Yes and no. Using only the bumpmap, it’s not doable without some expensive tricks. Bumpmaps don’t occlude themselves, and this is particularly noticeable when the angle between the incoming and the normal becomes bigger. For that to work, you need to undergo with some parallax occlusion to hide the parts that should be occluded by other parts of the surface more near the camera.
In your first post, the amount of green you see at grazing angles should be almost none, but still there it is. If you think only on the uvmap, each point will linearly follow the uvmap, and since the uvmap drives the normalmap and not the other way around, then green parts will occupy the same relative percentage as if seen from a frontal view.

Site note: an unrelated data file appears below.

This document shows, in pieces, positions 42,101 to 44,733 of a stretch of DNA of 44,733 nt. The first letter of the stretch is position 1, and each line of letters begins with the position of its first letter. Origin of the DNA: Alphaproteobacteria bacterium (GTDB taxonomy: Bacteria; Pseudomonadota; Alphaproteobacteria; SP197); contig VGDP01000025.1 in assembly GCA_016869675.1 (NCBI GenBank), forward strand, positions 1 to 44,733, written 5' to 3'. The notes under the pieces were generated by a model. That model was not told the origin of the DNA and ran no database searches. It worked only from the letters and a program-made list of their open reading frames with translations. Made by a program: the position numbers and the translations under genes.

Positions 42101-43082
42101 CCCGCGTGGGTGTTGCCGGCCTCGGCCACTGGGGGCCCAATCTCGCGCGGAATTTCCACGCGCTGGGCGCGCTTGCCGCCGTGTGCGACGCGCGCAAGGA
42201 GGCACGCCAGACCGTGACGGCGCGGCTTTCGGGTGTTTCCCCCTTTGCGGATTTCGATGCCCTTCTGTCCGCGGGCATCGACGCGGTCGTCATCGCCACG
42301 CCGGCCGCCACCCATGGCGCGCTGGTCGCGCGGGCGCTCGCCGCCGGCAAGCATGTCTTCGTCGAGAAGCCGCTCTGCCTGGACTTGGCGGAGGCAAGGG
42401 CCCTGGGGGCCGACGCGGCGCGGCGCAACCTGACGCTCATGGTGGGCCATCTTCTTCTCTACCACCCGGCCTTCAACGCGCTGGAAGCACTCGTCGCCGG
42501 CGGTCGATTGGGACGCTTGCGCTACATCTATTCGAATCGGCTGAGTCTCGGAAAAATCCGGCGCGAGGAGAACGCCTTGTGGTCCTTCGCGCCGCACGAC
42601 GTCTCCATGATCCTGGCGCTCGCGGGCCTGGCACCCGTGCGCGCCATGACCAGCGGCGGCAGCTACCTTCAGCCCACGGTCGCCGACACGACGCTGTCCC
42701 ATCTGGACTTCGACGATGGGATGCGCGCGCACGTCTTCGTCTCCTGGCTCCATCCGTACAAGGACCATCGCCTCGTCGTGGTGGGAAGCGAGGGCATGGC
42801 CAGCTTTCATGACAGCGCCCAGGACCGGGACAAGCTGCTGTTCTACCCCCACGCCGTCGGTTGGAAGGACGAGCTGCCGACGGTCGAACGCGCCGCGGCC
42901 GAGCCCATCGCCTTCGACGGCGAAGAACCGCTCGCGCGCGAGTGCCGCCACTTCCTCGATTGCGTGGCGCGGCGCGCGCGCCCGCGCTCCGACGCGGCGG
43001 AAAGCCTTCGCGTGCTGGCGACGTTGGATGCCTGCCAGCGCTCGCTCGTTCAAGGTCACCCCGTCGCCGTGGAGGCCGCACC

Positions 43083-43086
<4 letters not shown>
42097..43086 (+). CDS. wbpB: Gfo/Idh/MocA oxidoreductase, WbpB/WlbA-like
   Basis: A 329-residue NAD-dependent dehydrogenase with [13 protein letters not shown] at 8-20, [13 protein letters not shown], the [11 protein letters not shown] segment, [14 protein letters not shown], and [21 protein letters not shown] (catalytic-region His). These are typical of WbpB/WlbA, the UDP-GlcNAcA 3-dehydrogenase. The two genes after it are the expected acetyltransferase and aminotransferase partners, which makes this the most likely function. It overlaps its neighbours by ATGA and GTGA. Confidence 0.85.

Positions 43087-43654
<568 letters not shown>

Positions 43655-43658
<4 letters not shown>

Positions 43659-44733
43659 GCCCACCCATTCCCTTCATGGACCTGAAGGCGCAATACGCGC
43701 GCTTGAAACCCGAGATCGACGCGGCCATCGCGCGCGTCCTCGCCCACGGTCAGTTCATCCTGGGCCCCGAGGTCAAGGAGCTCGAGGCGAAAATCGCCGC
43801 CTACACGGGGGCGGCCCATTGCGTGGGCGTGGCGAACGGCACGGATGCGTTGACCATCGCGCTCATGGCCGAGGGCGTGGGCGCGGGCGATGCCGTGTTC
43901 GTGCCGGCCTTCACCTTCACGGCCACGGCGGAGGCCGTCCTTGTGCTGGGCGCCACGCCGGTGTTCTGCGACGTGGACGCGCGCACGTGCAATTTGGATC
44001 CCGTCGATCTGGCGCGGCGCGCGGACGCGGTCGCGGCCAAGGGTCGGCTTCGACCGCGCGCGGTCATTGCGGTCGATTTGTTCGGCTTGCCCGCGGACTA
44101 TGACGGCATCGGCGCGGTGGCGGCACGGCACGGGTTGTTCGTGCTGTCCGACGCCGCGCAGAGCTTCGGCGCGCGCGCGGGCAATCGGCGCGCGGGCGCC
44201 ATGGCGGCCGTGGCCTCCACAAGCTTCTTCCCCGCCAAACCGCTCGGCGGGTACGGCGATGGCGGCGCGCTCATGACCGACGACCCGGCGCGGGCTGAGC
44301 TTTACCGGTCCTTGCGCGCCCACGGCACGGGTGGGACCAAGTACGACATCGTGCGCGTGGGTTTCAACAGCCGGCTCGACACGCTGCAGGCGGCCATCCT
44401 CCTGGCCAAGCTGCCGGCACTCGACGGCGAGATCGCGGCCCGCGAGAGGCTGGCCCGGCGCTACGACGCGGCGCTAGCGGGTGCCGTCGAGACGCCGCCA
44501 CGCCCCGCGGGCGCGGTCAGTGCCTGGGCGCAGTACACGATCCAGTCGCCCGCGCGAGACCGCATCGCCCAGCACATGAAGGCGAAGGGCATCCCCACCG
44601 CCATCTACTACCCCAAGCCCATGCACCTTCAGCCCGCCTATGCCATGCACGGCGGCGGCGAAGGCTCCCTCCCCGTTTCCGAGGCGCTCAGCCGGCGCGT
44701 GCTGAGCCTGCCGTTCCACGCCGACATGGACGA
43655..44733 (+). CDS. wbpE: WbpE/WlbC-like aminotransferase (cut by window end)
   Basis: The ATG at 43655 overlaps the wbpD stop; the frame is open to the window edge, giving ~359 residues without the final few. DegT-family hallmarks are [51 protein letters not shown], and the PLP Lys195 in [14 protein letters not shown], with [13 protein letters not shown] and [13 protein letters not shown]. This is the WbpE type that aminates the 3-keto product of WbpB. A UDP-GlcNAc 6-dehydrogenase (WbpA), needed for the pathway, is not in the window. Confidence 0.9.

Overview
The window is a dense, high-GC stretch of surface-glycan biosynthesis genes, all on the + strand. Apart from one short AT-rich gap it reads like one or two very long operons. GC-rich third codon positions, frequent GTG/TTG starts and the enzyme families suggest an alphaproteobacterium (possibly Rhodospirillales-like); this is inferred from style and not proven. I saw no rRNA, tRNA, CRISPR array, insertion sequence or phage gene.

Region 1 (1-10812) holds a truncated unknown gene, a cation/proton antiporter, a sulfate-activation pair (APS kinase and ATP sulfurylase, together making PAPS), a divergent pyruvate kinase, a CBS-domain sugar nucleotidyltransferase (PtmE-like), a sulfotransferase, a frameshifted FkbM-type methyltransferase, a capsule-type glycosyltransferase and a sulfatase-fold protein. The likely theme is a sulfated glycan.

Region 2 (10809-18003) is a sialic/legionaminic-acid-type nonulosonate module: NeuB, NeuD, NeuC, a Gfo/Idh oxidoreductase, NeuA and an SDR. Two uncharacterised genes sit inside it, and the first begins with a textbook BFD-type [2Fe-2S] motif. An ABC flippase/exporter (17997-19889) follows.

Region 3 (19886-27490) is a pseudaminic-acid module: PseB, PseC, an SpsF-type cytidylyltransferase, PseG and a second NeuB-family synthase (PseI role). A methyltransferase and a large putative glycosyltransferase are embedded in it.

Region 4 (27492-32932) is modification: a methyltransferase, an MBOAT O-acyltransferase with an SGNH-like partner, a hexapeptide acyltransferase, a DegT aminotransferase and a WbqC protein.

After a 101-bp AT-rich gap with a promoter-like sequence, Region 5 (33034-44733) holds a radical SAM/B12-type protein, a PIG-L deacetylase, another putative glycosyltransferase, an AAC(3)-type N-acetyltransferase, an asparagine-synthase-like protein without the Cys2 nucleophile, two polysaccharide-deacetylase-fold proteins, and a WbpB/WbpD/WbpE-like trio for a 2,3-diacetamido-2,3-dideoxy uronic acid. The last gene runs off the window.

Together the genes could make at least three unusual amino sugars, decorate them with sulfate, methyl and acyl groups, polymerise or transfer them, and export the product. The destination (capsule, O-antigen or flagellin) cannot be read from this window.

Most of the times, you don’t need so much detail, and you can fake the sene with the layer weigth, or have two different bumpmaps, one for facing, the other for the sides… There’s a thread, I think from Varkenvarken but not sure, where he explores a bit of the math to set a more realistic aproximation to the amount of light that is reflected, absorbed and gets through the fibers (it’s not so complicated). I remember he draw the profile of the fibers, and measured the angles that a ray could hit a fiber, or pass through, and calculated the percentages according to the angles. I think that was an interesting approach, first because for cycles, dealing with statistical information is faster than calculating a more precise result (the shaders do this, and IMO its a good way to create materials); second, because it’s easier to create exactly what you need, and it’s faster for the artist to setup a good looking material.